Please use this identifier to cite or link to this item:
Authors: D'Alessandro, W.* 
Fiebig, J.* 
Kyriakopoulos, K.* 
Brusca, L.* 
Maneta, V.* 
Michas, G.* 
Papadakis, G.* 
Title: Static chamber methane flux measurements in volcanic/geothermal areas: preliminary data from Sousaki and Nisyros (Greece)
Issue Date: 2-May-2010
Keywords: methane output
diffuse degassing
volcanic/hydrothermal systems
Subject Classification01. Atmosphere::01.01. Atmosphere::01.01.03. Pollution 
01. Atmosphere::01.01. Atmosphere::01.01.07. Volcanic effects 
04. Solid Earth::04.08. Volcanology::04.08.01. Gases 
05. General::05.02. Data dissemination::05.02.01. Geochemical data 
05. General::05.08. Risk::05.08.01. Environmental risk 
Abstract: Methane plays an important role in the Earth’s atmospheric chemistry and radiative balance being the second most important greenhouse gas after carbon dioxide. Methane is released to the atmosphere by a wide number of sources, both natural and anthropogenic, with the latter being twice as large as the former (IPCC, 2007). It has recently been established that significant amounts of geological methane, produced within the Earth’s crust, are currently released naturally into the atmosphere (Etiope, 2004). Active or recent volcanic/geothermal areas represent one of these sources of geological methane. But due to the fact that methane flux measurements are laboratory intensive, very few data have been collected until now and the contribution of this source has been generally indirectly estimated (Etiope et al., 2007). The Greek territory is geodynamically very active and has many volcanic and geothermal areas. Here we report on methane flux measurements made at two volcanic/geothermal systems along the South Aegean volcanic arc: Sousaki and Nisyros. The former is an extinct volcanic area of Plio-Pleistocene age hosting nowadays a low enthalpy geothermal field. The latter is a currently quiescent active volcanic system with strong fumarolic activity due to the presence of a high enthalpy geothermal system. Both systems have gas manifestations that emit significant amounts of hydrothermal methane and display important diffuse carbon dioxide emissions from the soils. New data on methane isotopic composition and higher hydrocarbon contents point to an abiogenic origin of the hydrothermal methane in the studied systems. Measured methane flux values range from –48 to 29,000 (38 sites) and from –20 to 1100 mg/mˆ2/d (35 sites) at Sousaki and Nisyros respectively. At Sousaki measurement sites covered almost all the degassing area and the diffuse methane output can be estimated in about 20 t/a from a surface of about 10,000 mˆ2. At Nisyros measurements covered the Stephanos and Kaminakia areas, which represent only a part of the entire degassing area. The two areas show very different methane degassing pattern with latter showing much higher flux values. Methane output can be estimated in about 0.25 t/a from an area of about 30,000 mˆ2 at Stephanos and about 1 t/a from an area of about 20,000 mˆ2 at Kaminakia. The total output from the entire geothermal system of Nisyros probably should not exceed 2 t/a.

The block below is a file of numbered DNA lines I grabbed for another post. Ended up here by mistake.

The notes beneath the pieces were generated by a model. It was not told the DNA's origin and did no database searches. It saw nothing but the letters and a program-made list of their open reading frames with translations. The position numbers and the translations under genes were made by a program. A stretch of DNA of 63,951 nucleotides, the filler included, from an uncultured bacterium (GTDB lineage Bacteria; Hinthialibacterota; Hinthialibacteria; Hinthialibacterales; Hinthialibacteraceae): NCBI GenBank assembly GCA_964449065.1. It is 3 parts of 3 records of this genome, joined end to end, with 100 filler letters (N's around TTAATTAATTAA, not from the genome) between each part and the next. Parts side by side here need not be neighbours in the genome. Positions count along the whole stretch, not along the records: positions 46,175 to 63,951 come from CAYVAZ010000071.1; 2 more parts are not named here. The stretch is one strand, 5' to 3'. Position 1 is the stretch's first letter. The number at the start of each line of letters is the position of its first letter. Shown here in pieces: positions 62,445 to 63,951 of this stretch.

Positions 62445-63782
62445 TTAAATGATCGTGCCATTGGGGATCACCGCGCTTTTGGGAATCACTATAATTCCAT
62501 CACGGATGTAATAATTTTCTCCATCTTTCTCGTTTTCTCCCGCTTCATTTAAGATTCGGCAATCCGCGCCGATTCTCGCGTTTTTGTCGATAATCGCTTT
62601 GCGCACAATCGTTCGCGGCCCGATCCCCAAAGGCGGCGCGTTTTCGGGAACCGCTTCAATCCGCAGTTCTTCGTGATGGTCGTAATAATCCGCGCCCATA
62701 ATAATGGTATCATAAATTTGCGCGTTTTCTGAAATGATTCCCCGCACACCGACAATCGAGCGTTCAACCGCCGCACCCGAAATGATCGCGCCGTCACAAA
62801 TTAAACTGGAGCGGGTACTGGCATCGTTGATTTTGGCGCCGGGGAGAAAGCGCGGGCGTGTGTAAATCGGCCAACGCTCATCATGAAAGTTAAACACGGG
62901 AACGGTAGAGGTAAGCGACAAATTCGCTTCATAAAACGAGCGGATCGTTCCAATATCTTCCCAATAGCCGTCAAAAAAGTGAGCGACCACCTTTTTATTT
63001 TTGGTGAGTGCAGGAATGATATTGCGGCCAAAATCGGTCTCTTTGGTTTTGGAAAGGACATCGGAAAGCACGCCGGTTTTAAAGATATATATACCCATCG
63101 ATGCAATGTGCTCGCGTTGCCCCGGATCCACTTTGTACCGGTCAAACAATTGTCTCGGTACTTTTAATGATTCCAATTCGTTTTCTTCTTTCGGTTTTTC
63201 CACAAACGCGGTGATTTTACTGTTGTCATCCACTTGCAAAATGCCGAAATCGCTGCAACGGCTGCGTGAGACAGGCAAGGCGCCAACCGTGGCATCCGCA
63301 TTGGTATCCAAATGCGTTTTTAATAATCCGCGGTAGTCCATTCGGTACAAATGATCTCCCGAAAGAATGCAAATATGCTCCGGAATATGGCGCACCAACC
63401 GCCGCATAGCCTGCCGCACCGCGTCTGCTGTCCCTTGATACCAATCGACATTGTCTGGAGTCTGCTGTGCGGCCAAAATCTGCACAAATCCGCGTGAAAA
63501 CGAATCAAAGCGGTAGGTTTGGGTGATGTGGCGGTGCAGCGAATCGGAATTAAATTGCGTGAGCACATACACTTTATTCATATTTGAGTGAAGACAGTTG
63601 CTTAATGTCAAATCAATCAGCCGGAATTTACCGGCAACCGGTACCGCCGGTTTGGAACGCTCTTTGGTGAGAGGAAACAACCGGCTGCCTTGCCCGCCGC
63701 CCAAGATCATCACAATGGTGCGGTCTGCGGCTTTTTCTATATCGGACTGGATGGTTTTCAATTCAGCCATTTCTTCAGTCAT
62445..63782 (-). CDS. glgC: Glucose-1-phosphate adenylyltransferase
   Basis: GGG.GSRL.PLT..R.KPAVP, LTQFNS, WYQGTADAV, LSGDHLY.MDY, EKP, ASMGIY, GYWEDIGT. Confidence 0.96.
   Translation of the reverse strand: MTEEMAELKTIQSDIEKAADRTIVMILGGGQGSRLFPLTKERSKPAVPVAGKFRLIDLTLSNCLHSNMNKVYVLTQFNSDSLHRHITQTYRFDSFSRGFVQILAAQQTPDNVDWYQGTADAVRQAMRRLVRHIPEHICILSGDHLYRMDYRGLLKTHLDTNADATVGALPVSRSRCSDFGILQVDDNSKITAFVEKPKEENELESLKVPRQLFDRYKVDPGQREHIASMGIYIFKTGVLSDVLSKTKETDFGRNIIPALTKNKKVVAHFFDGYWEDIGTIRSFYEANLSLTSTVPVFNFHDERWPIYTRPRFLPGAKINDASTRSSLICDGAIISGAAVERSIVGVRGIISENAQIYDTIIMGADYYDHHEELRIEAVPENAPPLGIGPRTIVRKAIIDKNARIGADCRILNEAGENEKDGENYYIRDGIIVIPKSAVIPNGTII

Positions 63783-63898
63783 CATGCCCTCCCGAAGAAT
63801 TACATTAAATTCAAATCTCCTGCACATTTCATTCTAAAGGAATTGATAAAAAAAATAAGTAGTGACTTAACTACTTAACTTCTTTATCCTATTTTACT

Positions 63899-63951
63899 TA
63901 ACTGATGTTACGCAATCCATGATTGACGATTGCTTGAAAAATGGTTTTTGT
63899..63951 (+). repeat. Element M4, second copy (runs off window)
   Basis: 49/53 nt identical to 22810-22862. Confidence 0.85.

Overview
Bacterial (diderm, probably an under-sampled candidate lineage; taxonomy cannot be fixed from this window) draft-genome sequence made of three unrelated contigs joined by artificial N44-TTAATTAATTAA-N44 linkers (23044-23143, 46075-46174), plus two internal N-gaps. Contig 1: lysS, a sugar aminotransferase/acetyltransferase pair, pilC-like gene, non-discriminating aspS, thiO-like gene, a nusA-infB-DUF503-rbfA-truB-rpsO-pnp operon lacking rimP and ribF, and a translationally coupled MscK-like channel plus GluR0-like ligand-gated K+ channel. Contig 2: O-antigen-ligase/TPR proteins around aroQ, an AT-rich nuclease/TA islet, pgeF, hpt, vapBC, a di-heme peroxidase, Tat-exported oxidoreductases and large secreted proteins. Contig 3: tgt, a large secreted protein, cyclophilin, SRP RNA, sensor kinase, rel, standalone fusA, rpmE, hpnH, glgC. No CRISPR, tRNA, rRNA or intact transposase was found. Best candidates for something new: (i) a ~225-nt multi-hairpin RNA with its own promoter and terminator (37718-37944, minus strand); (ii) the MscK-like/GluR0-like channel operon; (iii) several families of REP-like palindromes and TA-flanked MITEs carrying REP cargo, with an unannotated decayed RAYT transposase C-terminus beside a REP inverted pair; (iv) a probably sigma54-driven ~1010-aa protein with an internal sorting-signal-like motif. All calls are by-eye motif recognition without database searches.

Appears in Collections:Conference materials

Files in This Item:
File Description SizeFormat
EGU2010-6826.pdfAbstract37.34 kBAdobe PDFView/Open
Show full item record

Page view(s) 5

checked on Feb 24, 2024

Download(s) 20

checked on Feb 24, 2024

Google ScholarTM